Education and employment should go hand in hand is what we’re led to believe. However, a recent survey has revealed some shocking figures that knock down this assumption. The survey states that over 60% of total graduates in India remain unemployed. Although a significant proportion of apprentices find employment, close to two-thirds are not employed in the trade for which they were trained.
The main reason cited is the mismatch between skills attained and those actually in demand in the job market. “There is obviously a lack of connect between what is being taught in classrooms and what is required on the job,” says Jayashree Chaudhry, head of HR in a public relation firm. “Therefore, most companies have training or orientation programmes for new recruits so that one can learn and re-learn what the job profile requires them to do.”
Rajan Welukar, vice-chancellor of the University of Mumbai agrees that there is a need for better integration of employability skills in curricula. “Like the University of Mumbai, this need is today felt by varsities countrywide and corrective steps are being taken. We will need to accelerate them and make them more aggressive to address the galloping needs of employers,” he toldDNA, adding,
“Pursuing a discipline purely for the sake of it is a thing of the past. Today even if you’re a scientist, you should be able to perform your duties in the lab and also be able to deal with people.”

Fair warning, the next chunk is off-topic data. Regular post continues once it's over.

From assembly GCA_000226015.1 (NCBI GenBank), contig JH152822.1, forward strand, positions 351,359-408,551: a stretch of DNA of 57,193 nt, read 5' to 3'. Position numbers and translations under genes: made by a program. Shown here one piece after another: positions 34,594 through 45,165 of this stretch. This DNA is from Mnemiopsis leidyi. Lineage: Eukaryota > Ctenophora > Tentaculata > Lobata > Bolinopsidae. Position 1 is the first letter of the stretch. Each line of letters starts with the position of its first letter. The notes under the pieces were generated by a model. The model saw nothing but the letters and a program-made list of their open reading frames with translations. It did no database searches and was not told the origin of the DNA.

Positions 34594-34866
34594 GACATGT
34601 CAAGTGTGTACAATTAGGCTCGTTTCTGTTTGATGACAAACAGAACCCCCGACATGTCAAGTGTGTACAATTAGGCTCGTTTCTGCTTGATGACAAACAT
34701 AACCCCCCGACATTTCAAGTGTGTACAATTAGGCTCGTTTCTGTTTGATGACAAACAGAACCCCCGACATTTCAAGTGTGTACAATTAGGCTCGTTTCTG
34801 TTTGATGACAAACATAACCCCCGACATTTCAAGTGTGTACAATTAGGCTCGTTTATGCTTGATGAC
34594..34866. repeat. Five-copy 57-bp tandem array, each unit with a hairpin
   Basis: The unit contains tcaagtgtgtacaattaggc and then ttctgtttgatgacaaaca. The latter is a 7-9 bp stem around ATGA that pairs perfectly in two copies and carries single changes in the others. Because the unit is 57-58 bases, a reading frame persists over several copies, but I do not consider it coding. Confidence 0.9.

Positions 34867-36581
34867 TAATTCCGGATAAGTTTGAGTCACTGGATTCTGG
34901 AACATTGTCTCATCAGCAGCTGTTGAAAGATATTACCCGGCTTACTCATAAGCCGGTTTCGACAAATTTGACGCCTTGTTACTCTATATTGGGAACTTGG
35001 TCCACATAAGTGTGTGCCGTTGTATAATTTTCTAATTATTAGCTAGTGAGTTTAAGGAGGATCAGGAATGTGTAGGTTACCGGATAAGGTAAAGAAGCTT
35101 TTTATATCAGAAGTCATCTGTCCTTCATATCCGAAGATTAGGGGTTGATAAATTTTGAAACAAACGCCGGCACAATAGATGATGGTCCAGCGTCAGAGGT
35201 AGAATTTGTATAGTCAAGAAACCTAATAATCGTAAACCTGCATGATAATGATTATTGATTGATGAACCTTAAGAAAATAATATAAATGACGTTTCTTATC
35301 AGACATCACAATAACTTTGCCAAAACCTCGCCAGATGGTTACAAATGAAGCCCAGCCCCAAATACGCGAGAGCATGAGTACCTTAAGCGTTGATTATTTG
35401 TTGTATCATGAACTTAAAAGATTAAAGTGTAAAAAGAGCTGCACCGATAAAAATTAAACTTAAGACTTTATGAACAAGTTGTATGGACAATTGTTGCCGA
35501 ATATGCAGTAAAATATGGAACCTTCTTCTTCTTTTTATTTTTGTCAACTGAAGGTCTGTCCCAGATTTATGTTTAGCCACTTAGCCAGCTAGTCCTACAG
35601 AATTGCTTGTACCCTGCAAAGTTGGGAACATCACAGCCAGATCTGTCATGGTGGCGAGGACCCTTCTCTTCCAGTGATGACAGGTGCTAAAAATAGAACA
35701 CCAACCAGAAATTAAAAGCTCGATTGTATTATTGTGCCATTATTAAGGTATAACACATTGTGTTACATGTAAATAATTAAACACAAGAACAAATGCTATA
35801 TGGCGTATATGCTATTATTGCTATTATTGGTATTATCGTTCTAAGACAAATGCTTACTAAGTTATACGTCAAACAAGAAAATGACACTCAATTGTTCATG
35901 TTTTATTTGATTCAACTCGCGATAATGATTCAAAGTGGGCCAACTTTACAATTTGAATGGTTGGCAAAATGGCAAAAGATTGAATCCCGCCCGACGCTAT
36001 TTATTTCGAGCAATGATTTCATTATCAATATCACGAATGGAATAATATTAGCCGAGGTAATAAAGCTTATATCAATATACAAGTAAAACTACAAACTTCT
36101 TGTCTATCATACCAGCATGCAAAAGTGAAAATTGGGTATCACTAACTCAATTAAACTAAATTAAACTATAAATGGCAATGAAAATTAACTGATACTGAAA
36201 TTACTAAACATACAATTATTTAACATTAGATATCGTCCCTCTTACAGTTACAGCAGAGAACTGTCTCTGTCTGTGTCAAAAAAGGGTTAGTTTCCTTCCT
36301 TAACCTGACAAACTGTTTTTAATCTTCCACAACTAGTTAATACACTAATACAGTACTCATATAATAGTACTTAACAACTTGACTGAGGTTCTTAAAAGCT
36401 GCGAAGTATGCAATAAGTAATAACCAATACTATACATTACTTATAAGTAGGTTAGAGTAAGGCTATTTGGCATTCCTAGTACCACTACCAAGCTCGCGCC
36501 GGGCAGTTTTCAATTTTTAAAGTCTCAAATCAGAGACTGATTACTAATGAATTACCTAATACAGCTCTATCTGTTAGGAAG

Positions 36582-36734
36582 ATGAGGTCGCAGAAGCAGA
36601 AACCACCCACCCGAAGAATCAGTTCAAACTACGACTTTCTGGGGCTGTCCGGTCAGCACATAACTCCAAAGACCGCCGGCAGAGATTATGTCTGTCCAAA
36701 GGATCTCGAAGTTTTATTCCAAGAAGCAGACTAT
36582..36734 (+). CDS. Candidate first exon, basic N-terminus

With more professional courses being introduced, many feel that they are a better option when it comes to specific careers. “People with professional course degrees do have an edge over those with regular degrees. For instance, someone who has done a course in PR will be able to understand the job requirements better then someone who hasn’t,” explains Chaudhary.
However, there are a few who believe that one can utilise any education in any field, if required. “On the job training is important, but one shouldn’t disregard what he or she learnt in school or college. Education will always help one understand one’s job better. Most people have a misconception that the two cannot the bridged which is not true,” says Pranav Gandhi, CEO, Youngbuzz.
Ultimately, in order for the gap between employability and education to be bridged, both students and companies feel there is a lot that remains to be done.
Are vocational courses better?
It goes beyond mugging up answers
After completing graduation, I felt I still wasn’t ready to join the workforce, so I opted for a vocational course. What I had studied in class didn’t help me much on field. Theories just act as a foundation, but not much of it is of use at the workplace. Education has given me the foundation but I personally feel that job training has been of more help as it gives hands-on experience of day-to-day issues.
It gave me an edge over others
I was left stranded once I finished my education, as I had the urge to learn more. But I had to grab an opportunity that could give me good experience and a potential to grow further. So I took up an account executive post and opted for a vocational course. I learnt a lot about accounting and finance, allowing me to be two steps ahead of others who applied for the same post at various locations.